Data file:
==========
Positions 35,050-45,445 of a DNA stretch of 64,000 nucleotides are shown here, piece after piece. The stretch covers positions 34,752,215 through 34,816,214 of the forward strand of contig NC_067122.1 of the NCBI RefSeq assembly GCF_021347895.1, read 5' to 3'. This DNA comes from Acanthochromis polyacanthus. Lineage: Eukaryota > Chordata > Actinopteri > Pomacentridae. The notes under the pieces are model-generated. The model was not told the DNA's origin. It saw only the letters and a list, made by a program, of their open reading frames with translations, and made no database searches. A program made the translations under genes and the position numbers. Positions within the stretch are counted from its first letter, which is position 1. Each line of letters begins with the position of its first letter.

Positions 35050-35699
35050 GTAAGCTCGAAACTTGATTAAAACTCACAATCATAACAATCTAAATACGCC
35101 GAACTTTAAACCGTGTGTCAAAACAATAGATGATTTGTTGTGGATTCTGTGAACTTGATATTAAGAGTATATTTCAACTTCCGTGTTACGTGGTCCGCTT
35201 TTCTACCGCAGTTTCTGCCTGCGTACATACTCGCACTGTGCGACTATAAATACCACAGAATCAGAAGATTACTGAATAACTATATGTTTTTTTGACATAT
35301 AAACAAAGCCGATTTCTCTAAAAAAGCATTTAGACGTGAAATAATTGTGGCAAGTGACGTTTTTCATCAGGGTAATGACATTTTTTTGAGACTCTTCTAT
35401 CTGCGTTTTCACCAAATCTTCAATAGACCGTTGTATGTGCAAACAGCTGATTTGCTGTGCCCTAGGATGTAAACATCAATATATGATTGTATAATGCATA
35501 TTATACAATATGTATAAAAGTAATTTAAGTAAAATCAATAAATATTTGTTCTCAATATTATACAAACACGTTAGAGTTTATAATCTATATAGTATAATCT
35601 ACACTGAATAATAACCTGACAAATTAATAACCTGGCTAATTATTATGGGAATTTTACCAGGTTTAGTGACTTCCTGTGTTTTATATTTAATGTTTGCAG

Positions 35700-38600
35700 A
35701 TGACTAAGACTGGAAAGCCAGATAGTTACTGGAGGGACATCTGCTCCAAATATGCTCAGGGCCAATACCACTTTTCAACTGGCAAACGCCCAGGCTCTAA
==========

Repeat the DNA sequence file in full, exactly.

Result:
Positions 35,050-45,445 of a DNA stretch of 64,000 nucleotides are shown here, piece after piece. The stretch covers positions 34,752,215 through 34,816,214 of the forward strand of contig NC_067122.1 of the NCBI RefSeq assembly GCF_021347895.1, read 5' to 3'. This DNA comes from Acanthochromis polyacanthus. Lineage: Eukaryota > Chordata > Actinopteri > Pomacentridae. The notes under the pieces are model-generated. The model was not told the DNA's origin. It saw only the letters and a list, made by a program, of their open reading frames with translations, and made no database searches. A program made the translations under genes and the position numbers. Positions within the stretch are counted from its first letter, which is position 1. Each line of letters begins with the position of its first letter.

Positions 35050-35699
35050 GTAAGCTCGAAACTTGATTAAAACTCACAATCATAACAATCTAAATACGCC
35101 GAACTTTAAACCGTGTGTCAAAACAATAGATGATTTGTTGTGGATTCTGTGAACTTGATATTAAGAGTATATTTCAACTTCCGTGTTACGTGGTCCGCTT
35201 TTCTACCGCAGTTTCTGCCTGCGTACATACTCGCACTGTGCGACTATAAATACCACAGAATCAGAAGATTACTGAATAACTATATGTTTTTTTGACATAT
35301 AAACAAAGCCGATTTCTCTAAAAAAGCATTTAGACGTGAAATAATTGTGGCAAGTGACGTTTTTCATCAGGGTAATGACATTTTTTTGAGACTCTTCTAT
35401 CTGCGTTTTCACCAAATCTTCAATAGACCGTTGTATGTGCAAACAGCTGATTTGCTGTGCCCTAGGATGTAAACATCAATATATGATTGTATAATGCATA
35501 TTATACAATATGTATAAAAGTAATTTAAGTAAAATCAATAAATATTTGTTCTCAATATTATACAAACACGTTAGAGTTTATAATCTATATAGTATAATCT
35601 ACACTGAATAATAACCTGACAAATTAATAACCTGGCTAATTATTATGGGAATTTTACCAGGTTTAGTGACTTCCTGTGTTTTATATTTAATGTTTGCAG

Positions 35700-38600
35700 A
35701 TGACTAAGACTGGAAAGCCAGATAGTTACTGGAGGGACATCTGCTCCAAATATGCTCAGGGCCAATACCACTTTTCAACTGGCAAACGCCCAGGCTCTAA